I watched a Ted Talk some time late last year entitled “The person you really need to marry” by Tracy Mc Millan. It reminded me that loving myself first is essential to loving others and succeeding in relationships. Sometimes in life we are so focused on being in relationships and falling in love that we forget about the relationship with ourselves and loving ourselves. Our desire to please others and maintain relationships often cause us to lose sight of our goals and our sense of self. It’s important that we find loving relationships where the love we have for ourselves and the other person can flourish in a healthy balanced environment. When we find ourselves in situations where we give the love we have, without it being reciprocated, this can cause us to love ourselves less and sometimes affect our self-esteem. Learning how to love yourself can help you set standards for the type of love you are willing to accept and can aid in you quickly recognising when you are not being loved the way you deserve to be. If you aren’t receiving the type of love you think you deserve, maybe it’s time you assess the type of love you are giving to yourself. Above all else, there is love.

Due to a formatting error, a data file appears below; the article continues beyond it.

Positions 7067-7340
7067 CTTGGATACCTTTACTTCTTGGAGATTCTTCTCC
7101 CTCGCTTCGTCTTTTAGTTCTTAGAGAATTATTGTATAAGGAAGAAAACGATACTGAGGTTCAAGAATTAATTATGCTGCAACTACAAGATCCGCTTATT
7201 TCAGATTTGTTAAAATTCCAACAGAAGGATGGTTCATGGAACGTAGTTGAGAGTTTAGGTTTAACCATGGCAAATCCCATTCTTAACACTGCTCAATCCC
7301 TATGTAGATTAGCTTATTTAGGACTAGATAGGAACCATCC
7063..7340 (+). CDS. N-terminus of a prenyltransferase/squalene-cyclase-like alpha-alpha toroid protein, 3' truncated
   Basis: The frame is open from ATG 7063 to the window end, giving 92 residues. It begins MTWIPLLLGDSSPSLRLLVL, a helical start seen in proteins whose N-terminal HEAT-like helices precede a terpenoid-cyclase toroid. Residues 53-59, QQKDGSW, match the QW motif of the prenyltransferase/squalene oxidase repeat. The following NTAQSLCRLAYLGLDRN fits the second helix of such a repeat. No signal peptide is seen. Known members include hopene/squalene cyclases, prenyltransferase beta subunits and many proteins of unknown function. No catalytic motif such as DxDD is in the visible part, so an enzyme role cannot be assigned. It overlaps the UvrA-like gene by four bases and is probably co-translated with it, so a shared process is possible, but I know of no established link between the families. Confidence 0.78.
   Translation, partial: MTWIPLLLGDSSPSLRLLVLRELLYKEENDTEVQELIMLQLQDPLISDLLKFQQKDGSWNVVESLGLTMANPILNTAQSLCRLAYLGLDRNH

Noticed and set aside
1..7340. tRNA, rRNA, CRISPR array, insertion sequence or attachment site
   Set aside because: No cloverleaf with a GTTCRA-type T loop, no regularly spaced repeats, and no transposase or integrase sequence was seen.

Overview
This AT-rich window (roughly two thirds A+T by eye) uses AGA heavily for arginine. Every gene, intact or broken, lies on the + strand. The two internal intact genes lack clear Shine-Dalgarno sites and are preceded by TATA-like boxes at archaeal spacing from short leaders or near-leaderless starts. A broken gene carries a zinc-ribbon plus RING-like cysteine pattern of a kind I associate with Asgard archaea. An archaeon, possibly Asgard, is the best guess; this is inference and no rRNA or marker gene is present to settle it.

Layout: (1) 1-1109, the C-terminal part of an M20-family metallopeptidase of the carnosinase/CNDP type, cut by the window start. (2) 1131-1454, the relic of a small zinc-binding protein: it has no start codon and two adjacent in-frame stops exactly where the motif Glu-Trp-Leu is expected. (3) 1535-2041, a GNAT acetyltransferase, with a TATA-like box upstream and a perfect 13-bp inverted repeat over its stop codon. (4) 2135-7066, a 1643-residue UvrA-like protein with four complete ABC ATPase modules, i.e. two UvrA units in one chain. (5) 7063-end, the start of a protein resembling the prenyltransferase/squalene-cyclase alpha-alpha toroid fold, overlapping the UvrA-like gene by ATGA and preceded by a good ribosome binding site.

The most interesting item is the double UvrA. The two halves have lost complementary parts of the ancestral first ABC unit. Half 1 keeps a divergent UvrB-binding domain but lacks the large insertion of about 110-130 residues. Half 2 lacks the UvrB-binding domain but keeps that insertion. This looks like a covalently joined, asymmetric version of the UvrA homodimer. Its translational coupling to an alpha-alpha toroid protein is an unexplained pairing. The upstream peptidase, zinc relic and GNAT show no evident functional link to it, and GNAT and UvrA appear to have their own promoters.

“You can search throughout the entire universe for someone who is more deserving of your love and affection than you are yourself, and that person is not to be found anywhere. You yourself, as much as anybody in the entire universe deserve your love and affection.” … Buddha
“If you are happy, you can give happiness. If you don’t love yourself and if you are unhappy with yourself, you can’t give anything else but that.”… Gisele Bundchen